Community engagement

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Terry Garwood

Terry GarwoodBorn 1957

An Aboriginal public servant with respect, commitment and passion

Terry is a Yorta, Wemba Wemba and Wergaia man; one of five children raised by his mother Lorraine Forrester (nee Stewart) and his grandmother Nellie Stewart (nee Jackson). He was born in Hobart, Tasmania in 1957 before his mother and grandmother returned to Melbourne and moved to Shepparton in the early 1960s.

His mother and grandmother only had seasonal, part time work while he was growing up but, despite many difficulties, they provided a secure home that enabled him to focus on his schooling at Gowrie Street Primary School and army cadets while he was at Shepparton Technical College. Terry’s first jobs included newspaper delivery boy, cannery worker and abattoir worker. He was unsure whether to leave his abattoir job and go to university at Bendigo because it was so far away!

Terry especially acknowledges all the women who played a key role in his life, including his mother, grandmother and community aunties whose love and support grounded him throughout his journey. Terry hopes he has lived up to their expectations – and truly believes he is a product of the 2018 NAIDOC theme ‘Because of Her We Can’.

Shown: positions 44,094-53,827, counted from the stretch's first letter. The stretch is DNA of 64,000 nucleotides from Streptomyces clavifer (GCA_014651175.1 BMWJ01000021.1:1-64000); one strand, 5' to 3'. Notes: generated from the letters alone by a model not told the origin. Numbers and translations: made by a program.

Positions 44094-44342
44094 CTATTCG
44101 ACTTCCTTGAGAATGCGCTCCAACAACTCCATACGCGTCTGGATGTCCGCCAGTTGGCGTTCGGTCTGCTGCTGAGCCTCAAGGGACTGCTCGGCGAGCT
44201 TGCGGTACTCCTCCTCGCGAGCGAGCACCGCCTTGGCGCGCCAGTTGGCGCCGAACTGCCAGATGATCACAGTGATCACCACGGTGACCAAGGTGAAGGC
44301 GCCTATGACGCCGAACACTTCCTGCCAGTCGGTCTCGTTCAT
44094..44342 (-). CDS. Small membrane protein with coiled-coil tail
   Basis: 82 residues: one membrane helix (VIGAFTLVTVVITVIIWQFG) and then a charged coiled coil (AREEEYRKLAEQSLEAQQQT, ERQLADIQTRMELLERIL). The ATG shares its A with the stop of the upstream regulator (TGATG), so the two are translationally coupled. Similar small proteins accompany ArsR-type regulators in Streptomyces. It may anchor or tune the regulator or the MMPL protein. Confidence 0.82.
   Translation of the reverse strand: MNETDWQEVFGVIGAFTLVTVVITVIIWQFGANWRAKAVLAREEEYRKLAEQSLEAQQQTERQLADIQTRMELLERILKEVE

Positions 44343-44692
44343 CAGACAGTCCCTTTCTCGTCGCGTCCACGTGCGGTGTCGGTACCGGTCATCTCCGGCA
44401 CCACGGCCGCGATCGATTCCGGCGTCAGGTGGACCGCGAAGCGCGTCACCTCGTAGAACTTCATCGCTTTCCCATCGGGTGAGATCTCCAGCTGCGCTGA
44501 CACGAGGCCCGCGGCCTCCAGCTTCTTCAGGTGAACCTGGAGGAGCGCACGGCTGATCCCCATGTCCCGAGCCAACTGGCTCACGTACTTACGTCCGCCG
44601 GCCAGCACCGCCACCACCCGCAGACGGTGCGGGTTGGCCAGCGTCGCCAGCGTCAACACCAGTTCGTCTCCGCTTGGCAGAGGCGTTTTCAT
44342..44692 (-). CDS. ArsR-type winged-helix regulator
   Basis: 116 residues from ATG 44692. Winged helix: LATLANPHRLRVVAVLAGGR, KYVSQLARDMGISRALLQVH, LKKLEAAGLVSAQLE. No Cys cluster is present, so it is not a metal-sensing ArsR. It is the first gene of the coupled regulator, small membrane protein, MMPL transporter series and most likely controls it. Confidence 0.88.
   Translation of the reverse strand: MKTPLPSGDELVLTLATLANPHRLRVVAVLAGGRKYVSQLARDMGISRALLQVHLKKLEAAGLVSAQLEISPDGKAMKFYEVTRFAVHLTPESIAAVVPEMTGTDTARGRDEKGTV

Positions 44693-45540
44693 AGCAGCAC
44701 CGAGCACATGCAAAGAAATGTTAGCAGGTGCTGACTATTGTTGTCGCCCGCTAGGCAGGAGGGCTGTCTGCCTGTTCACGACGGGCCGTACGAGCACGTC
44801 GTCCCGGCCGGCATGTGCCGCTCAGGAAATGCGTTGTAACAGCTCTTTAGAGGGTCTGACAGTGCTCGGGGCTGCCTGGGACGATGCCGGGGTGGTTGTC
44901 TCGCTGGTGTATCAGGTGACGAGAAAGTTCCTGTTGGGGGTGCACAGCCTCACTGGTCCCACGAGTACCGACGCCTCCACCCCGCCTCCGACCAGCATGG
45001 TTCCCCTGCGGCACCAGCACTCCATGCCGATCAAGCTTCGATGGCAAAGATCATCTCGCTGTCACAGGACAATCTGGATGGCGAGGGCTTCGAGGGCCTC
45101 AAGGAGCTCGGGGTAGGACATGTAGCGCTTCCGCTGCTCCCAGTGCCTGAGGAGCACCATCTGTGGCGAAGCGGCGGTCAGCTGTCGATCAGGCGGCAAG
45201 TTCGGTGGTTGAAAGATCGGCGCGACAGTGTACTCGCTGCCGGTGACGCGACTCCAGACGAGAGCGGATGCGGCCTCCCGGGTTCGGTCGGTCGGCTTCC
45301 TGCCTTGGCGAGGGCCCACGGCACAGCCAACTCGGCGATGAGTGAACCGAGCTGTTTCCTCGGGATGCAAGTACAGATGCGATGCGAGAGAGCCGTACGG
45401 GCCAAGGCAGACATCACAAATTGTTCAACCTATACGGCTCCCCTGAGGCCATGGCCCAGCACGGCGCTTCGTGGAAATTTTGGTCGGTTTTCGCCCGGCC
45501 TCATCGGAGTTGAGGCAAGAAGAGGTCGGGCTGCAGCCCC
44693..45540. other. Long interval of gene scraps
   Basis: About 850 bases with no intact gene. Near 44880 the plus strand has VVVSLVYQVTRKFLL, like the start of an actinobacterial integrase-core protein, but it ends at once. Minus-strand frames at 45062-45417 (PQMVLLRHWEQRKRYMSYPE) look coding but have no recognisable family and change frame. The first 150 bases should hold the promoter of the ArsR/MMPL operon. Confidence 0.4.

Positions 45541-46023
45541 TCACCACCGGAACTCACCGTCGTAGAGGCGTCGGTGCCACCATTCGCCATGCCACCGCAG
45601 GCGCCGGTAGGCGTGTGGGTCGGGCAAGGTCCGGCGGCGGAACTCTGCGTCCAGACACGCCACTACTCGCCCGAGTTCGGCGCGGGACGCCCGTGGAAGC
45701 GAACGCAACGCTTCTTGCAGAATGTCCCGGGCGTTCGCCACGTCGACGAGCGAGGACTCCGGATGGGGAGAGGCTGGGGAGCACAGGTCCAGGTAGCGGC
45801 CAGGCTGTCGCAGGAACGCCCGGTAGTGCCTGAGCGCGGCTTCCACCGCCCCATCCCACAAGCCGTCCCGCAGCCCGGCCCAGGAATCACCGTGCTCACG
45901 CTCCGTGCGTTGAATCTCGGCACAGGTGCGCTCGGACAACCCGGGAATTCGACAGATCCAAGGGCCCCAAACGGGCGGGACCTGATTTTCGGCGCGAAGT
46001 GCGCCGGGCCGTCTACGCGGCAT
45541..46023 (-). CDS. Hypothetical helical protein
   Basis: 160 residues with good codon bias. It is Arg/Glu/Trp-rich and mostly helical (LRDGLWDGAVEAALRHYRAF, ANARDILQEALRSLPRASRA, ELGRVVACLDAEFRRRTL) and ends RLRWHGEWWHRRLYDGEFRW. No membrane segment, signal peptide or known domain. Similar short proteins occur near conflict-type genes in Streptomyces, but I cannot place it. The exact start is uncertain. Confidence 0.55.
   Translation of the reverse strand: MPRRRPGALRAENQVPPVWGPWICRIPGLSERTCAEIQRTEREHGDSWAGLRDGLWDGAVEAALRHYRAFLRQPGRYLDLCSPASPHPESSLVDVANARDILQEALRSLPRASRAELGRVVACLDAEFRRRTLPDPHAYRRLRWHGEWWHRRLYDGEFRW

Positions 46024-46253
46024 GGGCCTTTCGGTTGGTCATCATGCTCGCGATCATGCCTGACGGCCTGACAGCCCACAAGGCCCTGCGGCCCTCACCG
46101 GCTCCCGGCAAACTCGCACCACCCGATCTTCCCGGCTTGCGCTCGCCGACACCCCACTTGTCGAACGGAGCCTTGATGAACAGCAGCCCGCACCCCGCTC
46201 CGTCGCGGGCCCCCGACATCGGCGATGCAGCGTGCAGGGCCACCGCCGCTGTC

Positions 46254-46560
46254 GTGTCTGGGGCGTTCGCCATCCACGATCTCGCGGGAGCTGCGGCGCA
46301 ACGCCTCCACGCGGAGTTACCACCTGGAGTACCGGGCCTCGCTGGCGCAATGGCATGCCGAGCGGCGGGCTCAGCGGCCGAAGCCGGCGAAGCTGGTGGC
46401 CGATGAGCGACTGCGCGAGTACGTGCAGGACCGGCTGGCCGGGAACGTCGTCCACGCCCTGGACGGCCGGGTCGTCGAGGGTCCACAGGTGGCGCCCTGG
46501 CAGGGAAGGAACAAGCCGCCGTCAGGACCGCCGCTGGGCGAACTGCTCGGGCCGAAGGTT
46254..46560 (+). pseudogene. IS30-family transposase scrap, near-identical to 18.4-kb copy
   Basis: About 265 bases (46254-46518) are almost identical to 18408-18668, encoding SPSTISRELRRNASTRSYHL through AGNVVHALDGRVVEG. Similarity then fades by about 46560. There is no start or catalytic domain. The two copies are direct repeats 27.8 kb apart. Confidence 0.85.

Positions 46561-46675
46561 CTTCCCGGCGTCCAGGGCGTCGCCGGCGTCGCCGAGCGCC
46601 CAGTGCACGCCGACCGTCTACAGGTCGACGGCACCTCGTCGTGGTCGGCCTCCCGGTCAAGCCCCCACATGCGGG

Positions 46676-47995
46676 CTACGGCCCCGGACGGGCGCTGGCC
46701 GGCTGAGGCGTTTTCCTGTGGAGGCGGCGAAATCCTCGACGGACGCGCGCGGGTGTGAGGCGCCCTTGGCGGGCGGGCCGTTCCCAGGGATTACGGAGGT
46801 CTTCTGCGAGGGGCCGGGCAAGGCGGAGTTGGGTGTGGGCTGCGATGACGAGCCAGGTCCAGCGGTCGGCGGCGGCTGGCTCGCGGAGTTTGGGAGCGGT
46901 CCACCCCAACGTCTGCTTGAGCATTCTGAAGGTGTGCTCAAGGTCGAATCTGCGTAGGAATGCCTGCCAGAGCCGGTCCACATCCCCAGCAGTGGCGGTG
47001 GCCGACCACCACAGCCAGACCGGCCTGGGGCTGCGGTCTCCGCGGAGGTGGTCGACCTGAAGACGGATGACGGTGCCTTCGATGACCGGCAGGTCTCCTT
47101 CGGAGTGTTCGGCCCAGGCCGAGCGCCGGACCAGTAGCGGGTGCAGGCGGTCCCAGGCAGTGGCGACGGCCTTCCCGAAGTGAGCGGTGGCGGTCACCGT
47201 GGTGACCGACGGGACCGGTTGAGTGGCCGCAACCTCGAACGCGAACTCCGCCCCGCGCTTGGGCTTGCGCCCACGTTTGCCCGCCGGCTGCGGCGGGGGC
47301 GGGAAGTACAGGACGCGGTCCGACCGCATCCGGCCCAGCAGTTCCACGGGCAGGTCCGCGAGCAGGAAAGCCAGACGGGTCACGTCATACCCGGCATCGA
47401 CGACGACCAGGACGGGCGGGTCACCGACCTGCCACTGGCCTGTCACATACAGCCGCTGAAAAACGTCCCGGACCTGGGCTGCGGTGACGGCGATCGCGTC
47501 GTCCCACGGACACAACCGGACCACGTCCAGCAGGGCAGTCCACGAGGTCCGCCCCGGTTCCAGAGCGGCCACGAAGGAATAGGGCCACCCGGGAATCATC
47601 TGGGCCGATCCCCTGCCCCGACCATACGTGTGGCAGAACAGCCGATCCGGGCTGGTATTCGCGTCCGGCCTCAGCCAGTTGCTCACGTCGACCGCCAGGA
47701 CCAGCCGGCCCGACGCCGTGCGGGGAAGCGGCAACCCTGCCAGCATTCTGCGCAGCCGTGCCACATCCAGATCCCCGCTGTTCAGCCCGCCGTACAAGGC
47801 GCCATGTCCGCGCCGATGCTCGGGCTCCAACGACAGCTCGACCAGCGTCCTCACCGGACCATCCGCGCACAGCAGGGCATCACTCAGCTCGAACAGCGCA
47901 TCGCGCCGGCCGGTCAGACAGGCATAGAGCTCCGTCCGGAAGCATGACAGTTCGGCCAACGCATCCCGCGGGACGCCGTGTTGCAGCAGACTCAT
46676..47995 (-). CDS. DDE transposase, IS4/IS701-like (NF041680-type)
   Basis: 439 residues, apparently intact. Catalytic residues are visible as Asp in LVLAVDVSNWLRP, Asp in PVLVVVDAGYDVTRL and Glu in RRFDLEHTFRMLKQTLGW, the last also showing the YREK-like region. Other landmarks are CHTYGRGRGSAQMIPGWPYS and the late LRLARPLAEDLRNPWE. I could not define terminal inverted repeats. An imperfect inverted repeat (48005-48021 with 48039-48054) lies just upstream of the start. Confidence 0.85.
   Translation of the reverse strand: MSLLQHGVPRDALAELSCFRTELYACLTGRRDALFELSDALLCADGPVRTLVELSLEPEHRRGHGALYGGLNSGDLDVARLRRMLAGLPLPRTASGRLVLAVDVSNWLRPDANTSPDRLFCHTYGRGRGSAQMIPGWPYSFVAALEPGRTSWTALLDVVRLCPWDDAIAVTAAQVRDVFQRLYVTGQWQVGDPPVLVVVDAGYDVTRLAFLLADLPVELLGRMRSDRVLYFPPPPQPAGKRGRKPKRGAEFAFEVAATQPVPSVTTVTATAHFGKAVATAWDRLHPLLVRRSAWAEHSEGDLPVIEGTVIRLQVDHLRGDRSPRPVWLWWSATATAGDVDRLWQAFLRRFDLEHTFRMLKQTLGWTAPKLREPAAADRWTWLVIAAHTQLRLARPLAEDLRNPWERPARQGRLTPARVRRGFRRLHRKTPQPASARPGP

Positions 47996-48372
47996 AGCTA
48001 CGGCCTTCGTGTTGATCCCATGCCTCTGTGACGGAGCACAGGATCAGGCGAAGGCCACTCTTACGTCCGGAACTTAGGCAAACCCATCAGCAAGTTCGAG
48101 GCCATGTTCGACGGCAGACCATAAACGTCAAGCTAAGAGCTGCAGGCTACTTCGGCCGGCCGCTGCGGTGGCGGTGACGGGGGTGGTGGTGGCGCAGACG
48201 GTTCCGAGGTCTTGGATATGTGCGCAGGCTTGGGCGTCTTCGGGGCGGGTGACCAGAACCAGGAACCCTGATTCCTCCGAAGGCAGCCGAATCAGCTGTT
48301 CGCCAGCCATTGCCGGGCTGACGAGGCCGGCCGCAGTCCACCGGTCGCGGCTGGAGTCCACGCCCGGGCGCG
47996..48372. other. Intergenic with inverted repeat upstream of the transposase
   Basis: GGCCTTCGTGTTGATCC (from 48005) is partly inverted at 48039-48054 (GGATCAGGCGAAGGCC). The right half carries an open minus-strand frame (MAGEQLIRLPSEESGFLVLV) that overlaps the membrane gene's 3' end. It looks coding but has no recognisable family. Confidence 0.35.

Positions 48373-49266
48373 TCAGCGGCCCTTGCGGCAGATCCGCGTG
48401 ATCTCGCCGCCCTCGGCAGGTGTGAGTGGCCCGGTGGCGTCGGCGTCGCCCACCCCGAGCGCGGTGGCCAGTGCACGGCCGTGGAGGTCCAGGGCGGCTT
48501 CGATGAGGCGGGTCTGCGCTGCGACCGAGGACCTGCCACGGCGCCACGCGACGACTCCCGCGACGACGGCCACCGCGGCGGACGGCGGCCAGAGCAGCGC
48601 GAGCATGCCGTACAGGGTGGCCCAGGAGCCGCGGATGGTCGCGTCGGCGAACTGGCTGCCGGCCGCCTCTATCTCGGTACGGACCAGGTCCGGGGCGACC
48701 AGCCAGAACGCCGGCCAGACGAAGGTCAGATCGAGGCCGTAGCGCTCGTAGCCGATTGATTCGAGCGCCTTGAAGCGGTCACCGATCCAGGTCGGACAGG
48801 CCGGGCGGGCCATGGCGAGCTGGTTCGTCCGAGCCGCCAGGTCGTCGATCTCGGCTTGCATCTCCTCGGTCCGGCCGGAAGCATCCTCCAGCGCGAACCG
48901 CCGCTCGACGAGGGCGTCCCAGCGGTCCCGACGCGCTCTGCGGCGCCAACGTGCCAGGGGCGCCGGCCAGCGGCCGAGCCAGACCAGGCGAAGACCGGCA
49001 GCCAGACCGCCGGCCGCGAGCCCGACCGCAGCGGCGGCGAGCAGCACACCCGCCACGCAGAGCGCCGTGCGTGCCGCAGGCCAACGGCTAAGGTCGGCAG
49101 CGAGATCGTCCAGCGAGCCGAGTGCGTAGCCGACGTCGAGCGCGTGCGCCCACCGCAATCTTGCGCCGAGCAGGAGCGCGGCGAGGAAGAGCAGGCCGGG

Terry studied at La Trobe University (Bendigo), where he completed a Diploma of Arts (General Studies) in 1977 and a Graduate Diploma in Education (Secondary) in 1978. Terry trained to be a secondary school teacher but, before taking up a teaching position, got the opportunity of a traineeship with the Aboriginal Development Commission and from there he commenced his distinguished public service career. Terry was and remains passionate and committed to using the levers of the public service to empower communities to work on solutions and outcomes that are based on community control.

Work with the Victorian Public Service

Terry is currently the Deputy Secretary of the Local Infrastructure Group of 600 staff in Victoria’s Department of Environment, Land, Water and Planning (DELWP) with responsibility for service delivery and providing advice to the Victorian Government in relation to the portfolios of local government, suburban development and the titles office. Terry is Victoria’s most senior Aboriginal public servant having worked in the Victorian Public Service since 1989 when he was appointed Executive Director of Aboriginal Affairs Victoria – a position he held for seven years. Terry was the first Aboriginal person to hold a Chief Administrator's position in the Victorian Public Service and provided the operating foundations that see Aboriginal Victoria well established and recognised as a key public service agency today.

Leadership, passion and commitment to community

Terry’s public service career is marked by leadership, passion and commitment to advancing the interests of Aboriginal people and building partnerships of respect between the public sector and Aboriginal community-controlled organisations. Through the 1980s and 1990s, especially during his time in Aboriginal Affairs Victoria, Terry focused Victoria’s Aboriginal Affairs portfolio on the protection of Aboriginal cultural heritage, the empowerment of Aboriginal community controlled organisations, and the accountability of mainstream government departments in the delivery of services to Aboriginal people.